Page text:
CEO Sightings

Stocks Tread Cautiously as Earnings Season Begins Amid Mixed CPI Data

By:JJ Kinahan

Middle East tensions propel oil prices skyward, spurring commodity price surge

  • The stock market is reacting cautiously to mixed CPI data and the start of earnings season.
  • Middle East tensions are driving up commodity prices; oil has surged over 4%.
  • Global conflicts and economic uncertainties are challenging the prospect of a Fed interest rate hike.

The stock market experienced a modest decline yesterday, influenced by a mixed consumer price index (CPI) report and the anticipation of earnings season. Both the S&P 500 and Nasdaq Composite registered a 0.6% decrease in their respective indices. The day began with the release of the latest CPI report, revealing a 3.7% year-over-year increase in prices, consistent with the previous month of August. The core CPI, which excludes food and energy prices, showed a 4.1% rise, a slight drop from the 4.3% reported in August. While these figures indicated a gradual reduction in inflation, they were marginally higher than initial forecasts.

Earnings season officially commenced on that very morning with several banks, including JP Morgan and Wells Fargo, reporting better-than-expected earnings. Consequently, their stock prices experienced slight increases during premarket trading. Notably, both institutions also disclosed that consumers were reducing their outstanding loan balances, potentially signaling a slowdown in overall consumer spending and economic activity. Conversely, Blackrock's shares dropped by approximately 3% in premarket trading, despite beating earnings expectations, as they reported a substantial decline in inflows during the third quarter, down to $3 billion from the $80 billion recorded in the second quarter.

United Health Group, a Dow component, reported earnings that surpassed expectations, leading to a 2% rise in their stock price, which could potentially positively influence the Dow Jones Industrial Average. Additionally, U.K. regulators granted approval for Microsoft's $75 billion acquisition of Activision Blizzard, marking a significant development after overcoming regulatory challenges.

The promising start to earnings season bodes well for future performance. Currently, the S&P 500 is trading at just over 18 times projected earnings for the next 12 months, aligning with its historical average. This valuation has decreased from the nearly 20 times projected earnings multiple observed back in July. If companies continue to outperform earnings estimates, it could indicate stocks are undervalued compared to their historical average.

However, the most pressing news of the day pertains to the Middle East. Israel has issued an urgent evacuation notice to all 1.1 million civilians in Gaza within the next 24 hours, heightening concerns of an imminent ground war. The escalating tensions in the region have triggered a surge in commodity prices, with oil prices surging over 4% to more than $86 per barrel. Additionally, the prices of other commodities such as corn, soybeans, wheat, and precious metals like gold and silver, have seen significant increases.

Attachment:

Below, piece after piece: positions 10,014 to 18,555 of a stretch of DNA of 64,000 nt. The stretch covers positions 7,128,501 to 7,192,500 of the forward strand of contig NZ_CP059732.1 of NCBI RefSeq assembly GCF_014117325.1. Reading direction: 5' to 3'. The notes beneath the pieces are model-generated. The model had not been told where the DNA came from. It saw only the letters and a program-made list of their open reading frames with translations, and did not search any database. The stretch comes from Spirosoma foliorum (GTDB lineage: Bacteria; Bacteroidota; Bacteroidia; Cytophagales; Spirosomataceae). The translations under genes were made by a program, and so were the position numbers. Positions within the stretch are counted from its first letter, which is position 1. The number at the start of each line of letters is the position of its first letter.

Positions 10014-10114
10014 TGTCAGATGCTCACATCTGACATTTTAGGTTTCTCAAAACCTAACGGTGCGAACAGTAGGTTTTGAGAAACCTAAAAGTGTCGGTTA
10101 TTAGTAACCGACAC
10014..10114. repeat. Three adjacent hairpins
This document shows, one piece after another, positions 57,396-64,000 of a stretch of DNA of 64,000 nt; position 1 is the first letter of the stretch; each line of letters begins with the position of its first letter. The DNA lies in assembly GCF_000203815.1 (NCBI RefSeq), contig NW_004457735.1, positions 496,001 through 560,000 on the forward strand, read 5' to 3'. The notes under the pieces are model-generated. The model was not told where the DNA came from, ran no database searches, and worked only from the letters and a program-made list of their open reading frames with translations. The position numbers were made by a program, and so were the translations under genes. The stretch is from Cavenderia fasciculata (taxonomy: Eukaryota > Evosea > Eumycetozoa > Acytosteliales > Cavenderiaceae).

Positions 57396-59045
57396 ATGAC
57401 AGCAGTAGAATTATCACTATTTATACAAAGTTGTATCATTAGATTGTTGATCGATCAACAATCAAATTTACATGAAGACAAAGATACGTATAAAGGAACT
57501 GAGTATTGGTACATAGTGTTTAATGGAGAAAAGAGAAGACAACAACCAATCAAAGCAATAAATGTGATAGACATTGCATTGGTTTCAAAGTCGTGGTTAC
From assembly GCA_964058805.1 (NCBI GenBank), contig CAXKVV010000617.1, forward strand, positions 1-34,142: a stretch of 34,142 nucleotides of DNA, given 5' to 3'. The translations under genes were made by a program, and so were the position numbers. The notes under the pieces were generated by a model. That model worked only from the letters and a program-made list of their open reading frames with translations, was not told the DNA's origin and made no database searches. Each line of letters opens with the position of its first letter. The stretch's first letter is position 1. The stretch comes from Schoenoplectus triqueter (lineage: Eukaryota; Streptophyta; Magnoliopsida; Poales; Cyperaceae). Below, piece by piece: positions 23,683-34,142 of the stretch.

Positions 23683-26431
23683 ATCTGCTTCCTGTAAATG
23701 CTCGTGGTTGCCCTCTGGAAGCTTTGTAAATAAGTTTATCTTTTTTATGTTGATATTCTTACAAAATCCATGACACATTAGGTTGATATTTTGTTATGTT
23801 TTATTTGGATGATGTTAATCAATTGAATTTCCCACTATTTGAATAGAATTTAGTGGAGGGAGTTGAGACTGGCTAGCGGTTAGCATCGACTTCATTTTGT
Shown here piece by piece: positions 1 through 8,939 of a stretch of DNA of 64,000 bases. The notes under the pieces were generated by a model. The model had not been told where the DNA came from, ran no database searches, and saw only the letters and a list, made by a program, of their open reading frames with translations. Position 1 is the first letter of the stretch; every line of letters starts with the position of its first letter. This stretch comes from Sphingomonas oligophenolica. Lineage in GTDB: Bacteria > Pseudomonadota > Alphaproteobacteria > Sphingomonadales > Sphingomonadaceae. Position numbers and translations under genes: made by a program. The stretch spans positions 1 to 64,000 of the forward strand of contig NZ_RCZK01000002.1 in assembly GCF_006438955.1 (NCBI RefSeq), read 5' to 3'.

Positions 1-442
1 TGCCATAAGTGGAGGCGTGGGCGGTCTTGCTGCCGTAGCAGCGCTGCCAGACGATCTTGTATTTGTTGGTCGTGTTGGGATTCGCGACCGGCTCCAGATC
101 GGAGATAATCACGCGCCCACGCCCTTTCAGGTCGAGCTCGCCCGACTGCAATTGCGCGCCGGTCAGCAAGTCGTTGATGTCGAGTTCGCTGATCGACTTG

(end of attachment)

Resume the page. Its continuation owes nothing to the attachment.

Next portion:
Amid this global turmoil, JPMorgan Chase CEO Jamie Dimon, warned after the bank's earnings report that the world may be entering one of its most perilous periods in decades. He cited the conflicts in Ukraine and Israel, with concerns that the situation in Israel could escalate, potentially involving Iran, a nation that has been strengthening ties with Russia during the Ukraine conflict. The global situation appears highly volatile and shows no signs of improvement.

Finally, it's crucial to acknowledge the humanitarian crises in both the Middle East and Ukraine, with heartfelt sympathy for the innocent victims of these devastating conflicts. Simultaneously, it is essential to analyze how these events may affect the financial markets. While this week's economic data exceeded expectations, the broader global and domestic landscape remains fraught with uncertainty. The U.S. House of Representatives still lacks a speaker, and the threat of a government shutdown in November looms. Given these circumstances, it appears challenging for the Federal Reserve to implement an interest rate hike. The CME's assessment places the likelihood of a rate increase in November at less than 10%, with slightly higher odds for December, at 33%. These situations are dynamic, making it prudent to remain aligned with your investment strategy and long-term objectives.

JJ Kinahan is CEO of IG North America—which includes tastylive, tastytrade and IG's FX Business. Kinahan traded for 21 years at the Chicago Board Options Exchange. He serves on the CBOE Advisory Board and the SIFMA Options Committee. @thejjkinahan 

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